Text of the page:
thumbnail Fig. 7

Atmospheric sodium line profiles of HD 189733b in the planetary rest frame before and after the correction for stellar effects. The corrected profiles are narrower. The w-shaped profile disappears after the corrections for the D1 line, while it remains for the deeper D2 line. Vertical dashed lines represent the rest frame of the sodium D lines.

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4 HD 189733b

We show here the detrending of the effects CLV and RM from the line profile of the sodium D1 and D2 lines of the transmission spectrum of HD 189733b. Figure 6 shows an example of the corrections applied to a single transmission spectrum for the D2 line. The line profile of the sodium D2 and D1 lines in the global average transmission spectrum of HD 189733b, before and after the corrections, is shown in Fig. 7. While the D1 line after the correction loses the w-shaped profile, this happens only partially for the profile of the D2 line. We discuss possible causes of this in Sect 5.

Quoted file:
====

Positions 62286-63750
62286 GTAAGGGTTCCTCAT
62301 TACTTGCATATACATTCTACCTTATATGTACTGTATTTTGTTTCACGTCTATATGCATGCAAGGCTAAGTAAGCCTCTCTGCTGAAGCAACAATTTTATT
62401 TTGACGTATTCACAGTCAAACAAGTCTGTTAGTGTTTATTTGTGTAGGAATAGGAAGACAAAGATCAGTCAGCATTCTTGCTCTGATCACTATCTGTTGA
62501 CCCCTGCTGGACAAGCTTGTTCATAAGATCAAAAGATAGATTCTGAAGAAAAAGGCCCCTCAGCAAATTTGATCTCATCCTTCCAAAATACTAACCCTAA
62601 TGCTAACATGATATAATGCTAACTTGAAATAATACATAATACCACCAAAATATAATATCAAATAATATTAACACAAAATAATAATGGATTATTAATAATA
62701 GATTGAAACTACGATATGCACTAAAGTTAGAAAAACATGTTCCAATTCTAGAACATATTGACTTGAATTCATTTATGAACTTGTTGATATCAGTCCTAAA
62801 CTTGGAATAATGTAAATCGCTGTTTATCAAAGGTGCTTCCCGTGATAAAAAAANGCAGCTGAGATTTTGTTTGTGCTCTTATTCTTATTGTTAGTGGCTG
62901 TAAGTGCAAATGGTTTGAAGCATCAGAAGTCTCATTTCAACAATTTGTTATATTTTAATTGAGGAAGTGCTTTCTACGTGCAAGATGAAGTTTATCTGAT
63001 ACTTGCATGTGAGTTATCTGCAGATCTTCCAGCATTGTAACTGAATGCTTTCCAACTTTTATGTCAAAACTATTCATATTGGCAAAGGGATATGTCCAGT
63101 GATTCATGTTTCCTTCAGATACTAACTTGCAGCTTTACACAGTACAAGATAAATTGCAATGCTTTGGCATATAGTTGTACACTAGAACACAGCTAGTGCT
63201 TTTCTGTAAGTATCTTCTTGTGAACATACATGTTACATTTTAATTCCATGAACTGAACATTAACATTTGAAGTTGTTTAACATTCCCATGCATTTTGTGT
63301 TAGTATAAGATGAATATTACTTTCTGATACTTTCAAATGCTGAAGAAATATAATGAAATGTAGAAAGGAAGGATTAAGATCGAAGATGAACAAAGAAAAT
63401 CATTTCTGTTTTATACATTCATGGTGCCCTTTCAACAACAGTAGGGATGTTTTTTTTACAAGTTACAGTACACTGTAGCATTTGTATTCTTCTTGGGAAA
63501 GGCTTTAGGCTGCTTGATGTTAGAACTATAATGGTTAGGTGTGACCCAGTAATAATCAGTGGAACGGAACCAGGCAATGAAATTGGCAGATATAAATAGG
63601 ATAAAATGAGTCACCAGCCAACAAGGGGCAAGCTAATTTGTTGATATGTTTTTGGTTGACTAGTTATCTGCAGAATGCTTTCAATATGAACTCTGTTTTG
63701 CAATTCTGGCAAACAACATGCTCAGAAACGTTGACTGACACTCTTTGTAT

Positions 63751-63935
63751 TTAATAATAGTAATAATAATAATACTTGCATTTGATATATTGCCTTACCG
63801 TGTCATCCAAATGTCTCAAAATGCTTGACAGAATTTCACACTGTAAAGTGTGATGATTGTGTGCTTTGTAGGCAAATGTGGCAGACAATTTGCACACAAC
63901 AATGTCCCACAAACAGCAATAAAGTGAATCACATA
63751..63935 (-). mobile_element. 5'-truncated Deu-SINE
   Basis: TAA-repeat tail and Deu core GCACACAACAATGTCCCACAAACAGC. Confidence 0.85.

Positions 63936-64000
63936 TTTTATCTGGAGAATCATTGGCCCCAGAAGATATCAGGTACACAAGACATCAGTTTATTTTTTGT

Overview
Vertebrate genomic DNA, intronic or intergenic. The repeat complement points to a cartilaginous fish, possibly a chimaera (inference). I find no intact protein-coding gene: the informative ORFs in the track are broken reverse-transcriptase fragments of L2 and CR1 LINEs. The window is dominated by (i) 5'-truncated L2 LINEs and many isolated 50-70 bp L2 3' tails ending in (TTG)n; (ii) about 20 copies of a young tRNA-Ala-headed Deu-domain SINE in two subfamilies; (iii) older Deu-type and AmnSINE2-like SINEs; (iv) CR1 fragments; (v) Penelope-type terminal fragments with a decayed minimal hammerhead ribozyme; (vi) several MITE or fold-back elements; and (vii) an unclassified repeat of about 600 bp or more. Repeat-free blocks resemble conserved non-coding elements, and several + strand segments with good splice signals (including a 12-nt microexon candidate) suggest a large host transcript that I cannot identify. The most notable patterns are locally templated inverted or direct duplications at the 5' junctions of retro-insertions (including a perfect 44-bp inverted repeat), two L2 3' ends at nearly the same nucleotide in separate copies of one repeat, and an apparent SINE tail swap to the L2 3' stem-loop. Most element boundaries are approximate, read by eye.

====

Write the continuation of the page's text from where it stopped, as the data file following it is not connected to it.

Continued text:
We also show in Fig. 8 the transmission light curve calculated in bands of 0.75 Å centered on the sodium doublet in the planetary rest frame. This has previously been corrected for the CLV effect in the literature (see Sect. 1), but not for the RM.

5 Discussion

The main contributions in the raw transmission spectrum of HD 189733b, before any correction for stellar effects, are centeredon the stellar rest frame (Fig. 2). At first glance, this might be thought to be due to noise, because the core of deep lines such as the sodium Na D lines is by far more noisy than the continuum. There is also clear evidence of absorption during the transit in the stellar rest frame, however (Fig. 3).